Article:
May 2–8, 2022
Kate Meadows uses poetry as a way to confront objects and experiment with momentary perception. She studied literature and art history at the University of North Carolina and after graduating moved to Brooklyn in 2020. She has worked on public programming for nonprofits such as Poets House and the Monira Foundation and now serves as the associate editor of the hospitality-focused literary magazine 86 Logic. Her own work can be found online in Scalawag and Southern Cultures. This past fall, she was named a Brooklyn Poets Fellow for study in Natalie Eilbert’s MFA Application Bootcamp.
My woman is
the heavy-thumbed milkmaid
who kneads out the knot
in my neck each night. By rote,
I do not have to ask her for it.
Her gesture lives
in the punched-out
rosette of her elbow,
the working groove
of its opposite crook.
Nightly, she does this,
my frantic little woman.
She hands me a glass to suckle
the cramp, lathers white
the day-old wound,
doomed by that kind of
Whatever I do, I do not
shake her and the blind
right out of her knuckles.
My woman’s hands are a soft hook.
Her face is the lit dome
that I look up
and out through.
Tell us about the making of this poem.
I wrote it in August of 2020 after spending a month isolating in the North Carolina mountains. It’s one of those poems that I blurted out all at once, and the meaning filtered in later. I think it’s about the fine line between self-coddling and self-care.
What are you working on right now?
I’ve been writing a collection of essay pieces for a Substack called Vanishing Acts, which sort of unpack social dynamics in New York City and the obsessions induced by loss. It’s fun to come at prose from a poetry angle, where you don’t know what you’re doing and can bend the rules without knowing it.
What’s a good day for you?
Mondays are divine. It’s my Sunday, and mornings are slow, with time to read and make a little breakfast and ease into the day. I meet with the editors at 86 Logic in the afternoons and usually wind up grabbing dinner or drinks with a friend. It’s a perfect balance of busy and not-busy, where routine can easily slip into spontaneity. I love a day where I feel like I’m out in the city and moving in time with it.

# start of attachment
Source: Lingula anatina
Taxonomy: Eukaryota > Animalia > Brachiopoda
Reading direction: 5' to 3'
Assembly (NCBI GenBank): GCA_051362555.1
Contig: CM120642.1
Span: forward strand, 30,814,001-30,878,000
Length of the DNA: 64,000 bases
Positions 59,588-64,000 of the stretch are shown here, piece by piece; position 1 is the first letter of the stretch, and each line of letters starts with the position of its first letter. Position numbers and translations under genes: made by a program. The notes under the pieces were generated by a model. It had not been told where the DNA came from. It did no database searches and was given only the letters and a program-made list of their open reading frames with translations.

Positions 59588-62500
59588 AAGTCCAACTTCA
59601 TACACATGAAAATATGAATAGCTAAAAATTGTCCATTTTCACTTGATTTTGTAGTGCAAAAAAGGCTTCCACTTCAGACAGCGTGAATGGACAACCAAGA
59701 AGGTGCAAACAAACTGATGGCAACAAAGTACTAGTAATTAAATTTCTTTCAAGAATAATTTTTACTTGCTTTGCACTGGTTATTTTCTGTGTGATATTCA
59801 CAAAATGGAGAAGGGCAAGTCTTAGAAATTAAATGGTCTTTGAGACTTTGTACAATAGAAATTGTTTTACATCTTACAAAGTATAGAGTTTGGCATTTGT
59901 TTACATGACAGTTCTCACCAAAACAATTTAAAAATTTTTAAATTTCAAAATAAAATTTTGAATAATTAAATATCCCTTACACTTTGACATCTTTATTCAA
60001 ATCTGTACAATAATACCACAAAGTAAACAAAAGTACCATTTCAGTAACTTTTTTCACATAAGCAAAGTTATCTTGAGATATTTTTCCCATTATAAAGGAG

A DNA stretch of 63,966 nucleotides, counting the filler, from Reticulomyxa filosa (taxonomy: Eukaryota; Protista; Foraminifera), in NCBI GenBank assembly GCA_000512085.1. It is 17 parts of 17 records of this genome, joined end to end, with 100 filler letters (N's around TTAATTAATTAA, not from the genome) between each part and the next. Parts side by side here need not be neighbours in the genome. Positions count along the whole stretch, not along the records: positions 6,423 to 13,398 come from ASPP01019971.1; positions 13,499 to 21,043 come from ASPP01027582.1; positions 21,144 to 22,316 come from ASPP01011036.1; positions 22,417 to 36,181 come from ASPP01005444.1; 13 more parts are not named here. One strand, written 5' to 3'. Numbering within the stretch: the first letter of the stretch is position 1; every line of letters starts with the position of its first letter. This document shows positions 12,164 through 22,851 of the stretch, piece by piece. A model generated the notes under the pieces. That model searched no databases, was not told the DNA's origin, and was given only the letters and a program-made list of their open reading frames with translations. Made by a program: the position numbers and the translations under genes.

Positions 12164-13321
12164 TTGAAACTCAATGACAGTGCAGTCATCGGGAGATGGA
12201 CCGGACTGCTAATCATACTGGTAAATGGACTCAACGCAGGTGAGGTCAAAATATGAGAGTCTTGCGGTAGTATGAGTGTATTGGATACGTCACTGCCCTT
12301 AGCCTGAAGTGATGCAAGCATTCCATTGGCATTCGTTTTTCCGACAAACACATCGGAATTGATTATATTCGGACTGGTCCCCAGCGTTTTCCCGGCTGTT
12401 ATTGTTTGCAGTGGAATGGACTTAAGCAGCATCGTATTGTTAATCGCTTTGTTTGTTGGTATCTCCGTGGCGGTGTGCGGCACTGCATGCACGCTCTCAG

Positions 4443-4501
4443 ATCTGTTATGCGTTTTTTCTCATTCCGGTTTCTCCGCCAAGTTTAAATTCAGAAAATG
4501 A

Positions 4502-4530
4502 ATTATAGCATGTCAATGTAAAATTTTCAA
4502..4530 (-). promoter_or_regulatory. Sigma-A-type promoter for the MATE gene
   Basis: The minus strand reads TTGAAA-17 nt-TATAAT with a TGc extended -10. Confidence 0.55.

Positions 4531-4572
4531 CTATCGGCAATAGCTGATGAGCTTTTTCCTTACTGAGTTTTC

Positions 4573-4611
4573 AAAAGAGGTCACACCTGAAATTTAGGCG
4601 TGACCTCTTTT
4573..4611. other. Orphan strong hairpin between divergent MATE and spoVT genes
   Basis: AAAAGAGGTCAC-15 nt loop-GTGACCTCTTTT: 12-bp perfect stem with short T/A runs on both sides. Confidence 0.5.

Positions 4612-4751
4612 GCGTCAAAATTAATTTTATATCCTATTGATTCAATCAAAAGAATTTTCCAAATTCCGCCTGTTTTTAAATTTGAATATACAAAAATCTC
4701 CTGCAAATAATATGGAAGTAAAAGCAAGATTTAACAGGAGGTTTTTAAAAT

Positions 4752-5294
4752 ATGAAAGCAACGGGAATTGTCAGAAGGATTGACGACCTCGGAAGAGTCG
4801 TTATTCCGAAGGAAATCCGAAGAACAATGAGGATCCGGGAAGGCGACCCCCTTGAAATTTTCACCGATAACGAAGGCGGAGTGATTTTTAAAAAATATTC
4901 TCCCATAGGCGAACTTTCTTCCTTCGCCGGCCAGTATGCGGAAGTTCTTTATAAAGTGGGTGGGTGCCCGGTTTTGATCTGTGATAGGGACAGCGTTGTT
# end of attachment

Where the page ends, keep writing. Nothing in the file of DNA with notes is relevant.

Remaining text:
What brought you to Brooklyn?
My mom’s van. And total whim. I graduated during the pandemic and had been living in Chapel Hill, North Carolina, for almost fifteen years, and felt like I needed to see somewhere else as the world was conceivably ending. Rent was cheap then and I made the leap. It wasn’t easy, but I’m so glad I stuck with it.
Tell us about your neighborhood. How long have you lived there? What do you like about it? How is it changing? How does it compare to other neighborhoods or places you’ve lived?
I just moved to Clinton Hill from Bushwick a few weeks ago. All of the trees are blossoming white in front of the brownstones and the look of it just takes my breath away. I love the churches, the Biggie murals, the bakeries on every corner. I have a soft spot for Bushwick, of course—but it had been quiet and locked down when I moved there two winters ago, and it’s nice to start over in a neighborhood that already feels so alive, to get to know something that feels utterly new.
Share with us a defining Brooklyn experience, good, bad, or in between.
Last summer I stumbled on a flea market on DeKalb that happened to be infested with kittens. They appeared from nowhere—first one, and then two, and then like five more appeared between racks of $1 tees. They attacked my shoelaces. I couldn’t believe my eyes. I still get really excited when I see a bodega cat.
What does a poetry community mean to you? Have you found that here? Why or why not?
I think a poetry community is people who remind you that you’re supposed to be writing. It hasn’t been easy to navigate that outside of the structure of my undergraduate creative writing program, especially during a pandemic, but online workshops through Brooklyn Poets and the 92Y have been a beautiful resource. I’ve been lucky enough to grab coffee in person with some incredible poets and “talk shop.” Poets have so much they can learn from one another, and I hope to keep building that community here.
Tell us about some Brooklyn poets who have been important to you.
Hart Crane and Paul Auster have been influences since college, and I can’t forget to mention Auden.
Who were your poetry mentors and how did they influence you?